Two New Haveners join race for state treasurer

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Two New Haven residents, Karen DuBois-Walton and Erick Russell, announced their campaigns for state treasurer last week after current treasurer Shawn Wooden announced he would not be seeking reelection.

DuBois-Walton is currently executive director of New Haven’s Housing Authority and chairman of the State Board of Education. Russell is an attorney in the public and private finance department of the law firm Pullman & Comley. Both DuBois-Walton and Russell say they bring the expertise and passion needed to manage Connecticut’s finances, including its debt, pension funds and other investments.

“The state treasurer is the sole trustee of state money, more than $44 billion,” Russell told The News. “I think we’re really lucky to have two strong candidates coming out of New Haven.”

DuBois-Walton: A History of Public Service

DuBois-Walton has long understood the value of public service – and public finance. His parents were both government employees and spent years investing in the state pension plan. They died early, when DuBois-Walton was 17, and never enjoyed the benefits of their hard work. But DuBois-Walton said those retirement plans paid for her and her sister to go to college and then graduate school.

“I don’t want somebody coming in and investing in these worrying about whether they’ll be there for them when they need them,” DuBois-Walton said. “It’s just hugely important to me, and that’s part of why I think that role and really strong pension fund management is so important.”

DuBois-Walton says her parents’ example also encouraged her to pursue a career as a public servant.

After earning her doctorate, she spent five years working in the state Department of Mental Health and Substance Abuse Services and then five years in New Haven city government. She became chief executive and then chief of staff under former mayor John DeStefano Jr., an experience she says prepared her for the responsibilities of state treasurer: making sure departments run efficiently, there is adequate investment in pension schemes and that the city’s capital borrowing and financing has supported its operations.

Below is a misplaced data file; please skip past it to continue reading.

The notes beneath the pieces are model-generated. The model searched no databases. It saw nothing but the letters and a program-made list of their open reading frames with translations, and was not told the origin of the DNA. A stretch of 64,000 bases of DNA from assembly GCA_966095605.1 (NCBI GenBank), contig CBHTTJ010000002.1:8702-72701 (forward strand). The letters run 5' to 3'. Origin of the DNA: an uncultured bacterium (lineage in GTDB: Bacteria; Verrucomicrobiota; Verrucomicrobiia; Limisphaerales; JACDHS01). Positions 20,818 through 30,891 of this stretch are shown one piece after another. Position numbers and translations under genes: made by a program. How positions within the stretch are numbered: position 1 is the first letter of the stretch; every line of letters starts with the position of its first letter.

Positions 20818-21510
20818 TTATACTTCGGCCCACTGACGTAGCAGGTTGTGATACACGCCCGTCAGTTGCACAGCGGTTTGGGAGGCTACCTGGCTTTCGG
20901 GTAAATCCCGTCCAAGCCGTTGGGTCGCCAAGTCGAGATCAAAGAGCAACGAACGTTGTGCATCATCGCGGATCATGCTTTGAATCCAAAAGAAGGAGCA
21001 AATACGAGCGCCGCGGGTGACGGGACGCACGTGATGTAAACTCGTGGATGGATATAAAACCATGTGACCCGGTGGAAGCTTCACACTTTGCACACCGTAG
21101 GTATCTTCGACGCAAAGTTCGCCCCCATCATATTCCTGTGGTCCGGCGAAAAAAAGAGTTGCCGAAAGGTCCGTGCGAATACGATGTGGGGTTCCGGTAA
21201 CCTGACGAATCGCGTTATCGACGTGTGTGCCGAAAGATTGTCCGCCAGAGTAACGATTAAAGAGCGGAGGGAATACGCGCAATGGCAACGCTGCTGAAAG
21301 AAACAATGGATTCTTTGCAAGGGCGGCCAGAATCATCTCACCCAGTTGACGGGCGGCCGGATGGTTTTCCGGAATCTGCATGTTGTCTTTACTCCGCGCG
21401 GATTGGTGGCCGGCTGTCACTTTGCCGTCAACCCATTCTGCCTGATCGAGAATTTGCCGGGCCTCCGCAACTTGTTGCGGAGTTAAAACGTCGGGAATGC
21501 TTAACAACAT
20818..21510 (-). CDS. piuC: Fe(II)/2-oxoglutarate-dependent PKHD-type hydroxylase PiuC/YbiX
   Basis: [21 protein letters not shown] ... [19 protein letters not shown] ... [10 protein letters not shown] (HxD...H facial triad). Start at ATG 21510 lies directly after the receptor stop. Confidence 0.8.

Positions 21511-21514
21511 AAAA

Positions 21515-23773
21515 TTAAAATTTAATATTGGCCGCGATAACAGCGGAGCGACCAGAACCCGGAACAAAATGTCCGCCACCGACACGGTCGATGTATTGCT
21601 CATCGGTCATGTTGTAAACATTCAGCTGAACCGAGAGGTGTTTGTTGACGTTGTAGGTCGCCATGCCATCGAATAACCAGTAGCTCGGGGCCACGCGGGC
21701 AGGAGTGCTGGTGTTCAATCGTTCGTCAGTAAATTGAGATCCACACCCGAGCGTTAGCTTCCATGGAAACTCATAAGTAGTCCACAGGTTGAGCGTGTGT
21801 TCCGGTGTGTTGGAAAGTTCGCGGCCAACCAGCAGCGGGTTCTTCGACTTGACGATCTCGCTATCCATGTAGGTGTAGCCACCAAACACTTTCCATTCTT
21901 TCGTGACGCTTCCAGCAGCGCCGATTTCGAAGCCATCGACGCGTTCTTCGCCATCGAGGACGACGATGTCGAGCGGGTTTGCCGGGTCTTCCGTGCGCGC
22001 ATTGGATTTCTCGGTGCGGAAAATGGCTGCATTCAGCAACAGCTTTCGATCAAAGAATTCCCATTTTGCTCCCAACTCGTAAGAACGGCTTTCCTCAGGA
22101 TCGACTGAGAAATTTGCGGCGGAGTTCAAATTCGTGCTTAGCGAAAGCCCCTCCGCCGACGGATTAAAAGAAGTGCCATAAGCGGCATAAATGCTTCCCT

Since 2007, she has worked with Elm City Communities, the city’s housing authority, first as Chief Operating Officer and later as Executive Director. The job, she says, taught her how to manage a team of 150 employees — more, she noted, than the state treasurer’s office — and run asset-building and literacy programs. finance, which it hopes to extend to the state level. She said she sees the treasury as a way “to bring the kind of values ​​that I stand for, democratic values, to the investment policy of the state.” DuBois-Walton also ran for mayor in 2021, though she dropped out ahead of the Democratic primary election.

“My goals would be to make sure that we have well-managed investments that will be there for the people…that that money is growing responsibly and that how we grow that money aligns with the values ​​we have as than community,” DuBois-Walton said. “For us to grow by investing in things that are also environmentally friendly. Grow by investing in things that demonstrate good working practices, good governance, and respect the values ​​of fairness. »